Stevie Ray Vaughan - guitar, vocals
Chris Layton - drums
Tommy Shannon - bass
When it came to playing hard drivin' blues rock, Stevie Ray Vaughan certainly seems to have taken the torch that was handed off by the late Jimi Hendrix - and ran with it till his legs gave out. Hendrix obviously had a massive influence on the young musician (shortly before his death, Vaughan even aquired one of Hendrix's Stratocasters), and while it's a sad coincidence that Vaughan himself lived hard and died young, the Texas bluesman learned plenty else from his musical mentor. The fact is made wholly apparent here, on this performance, where he pays homage to the legend by playing the Hendrix staple, "Voodoo Chile." Though it's clear that Jimi's spirit was moving through his fingers, the interpretation Vaughan brings to the tune is distinctly his own.
This show, taped in Montreal, Canada, while he was promoting his first national release, Texas Flood, captured Vaughan at his creative peak. Originally recorded for the King Biscuit Flower Hour, this extensive live show features most of the material that Vaughan would become best known for: Tunes like "Scuttle Buttin'," "Testify," "Cold Shot," "Pride And Joy" and the gritty, smoldering blues number "Texas Flood." Just listen to the slow smokin' riffs of "Tin Pan Alley"; Vaughan is playing as if his life depended on it.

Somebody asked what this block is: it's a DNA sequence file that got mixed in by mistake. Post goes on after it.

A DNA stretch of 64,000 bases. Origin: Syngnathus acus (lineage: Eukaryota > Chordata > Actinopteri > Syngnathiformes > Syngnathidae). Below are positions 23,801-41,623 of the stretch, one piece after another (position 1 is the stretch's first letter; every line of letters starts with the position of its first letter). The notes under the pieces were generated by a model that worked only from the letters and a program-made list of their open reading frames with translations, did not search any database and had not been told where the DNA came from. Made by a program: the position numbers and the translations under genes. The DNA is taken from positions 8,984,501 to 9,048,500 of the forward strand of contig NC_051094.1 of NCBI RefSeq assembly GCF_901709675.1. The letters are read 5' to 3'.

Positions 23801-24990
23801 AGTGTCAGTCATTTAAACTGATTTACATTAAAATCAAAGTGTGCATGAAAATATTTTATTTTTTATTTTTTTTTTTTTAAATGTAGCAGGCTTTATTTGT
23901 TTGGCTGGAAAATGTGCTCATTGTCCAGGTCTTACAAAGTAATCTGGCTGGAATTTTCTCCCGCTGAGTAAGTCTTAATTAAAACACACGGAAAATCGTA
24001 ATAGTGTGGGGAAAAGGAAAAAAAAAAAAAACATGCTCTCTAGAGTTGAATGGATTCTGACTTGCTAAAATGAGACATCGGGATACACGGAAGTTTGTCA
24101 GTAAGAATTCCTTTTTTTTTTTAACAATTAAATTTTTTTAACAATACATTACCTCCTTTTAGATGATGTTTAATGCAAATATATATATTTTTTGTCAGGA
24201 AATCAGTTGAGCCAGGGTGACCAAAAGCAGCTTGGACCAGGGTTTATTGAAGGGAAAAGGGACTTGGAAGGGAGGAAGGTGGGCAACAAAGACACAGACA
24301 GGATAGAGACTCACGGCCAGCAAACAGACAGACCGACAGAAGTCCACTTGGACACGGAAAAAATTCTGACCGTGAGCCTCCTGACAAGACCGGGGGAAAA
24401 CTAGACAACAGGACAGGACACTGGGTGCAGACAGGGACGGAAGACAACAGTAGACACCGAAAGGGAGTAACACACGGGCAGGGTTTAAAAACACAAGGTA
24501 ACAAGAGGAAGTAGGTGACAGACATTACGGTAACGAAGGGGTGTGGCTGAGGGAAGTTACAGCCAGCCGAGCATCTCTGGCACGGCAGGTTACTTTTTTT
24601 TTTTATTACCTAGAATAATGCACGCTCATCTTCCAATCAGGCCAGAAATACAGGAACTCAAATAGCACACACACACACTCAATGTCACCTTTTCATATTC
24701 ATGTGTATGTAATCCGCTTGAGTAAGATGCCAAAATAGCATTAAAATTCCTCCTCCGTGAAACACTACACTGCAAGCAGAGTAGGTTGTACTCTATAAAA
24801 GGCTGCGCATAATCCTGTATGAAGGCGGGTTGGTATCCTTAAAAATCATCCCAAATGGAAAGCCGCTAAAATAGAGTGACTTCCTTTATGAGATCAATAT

Credit should also be given to his band, Double Trouble. The ultra tight rhythm section of drummer Chris Layton and bassist "Uncle" Tommy Shannon (from Johnny Winter's original group) provide the perfect backdrop to Vaughan's soaring lead guitar licks.
Stevie Ray Vaughan never played a song the same way twice, a fact that contributes to the unique significance of his live recordings; the interpretations of this classic blues material are endless. Sadly, in a matter of a few years, Vaughan would be dead from a helicopter crash occurring less than an hour after he performed at a Wisconsin blues festival with his close friends, Eric Clapton, Bonnie Raitt, Robert Cray and Buddy Guy. His legacy, however, remains very much alive in recordings such as these.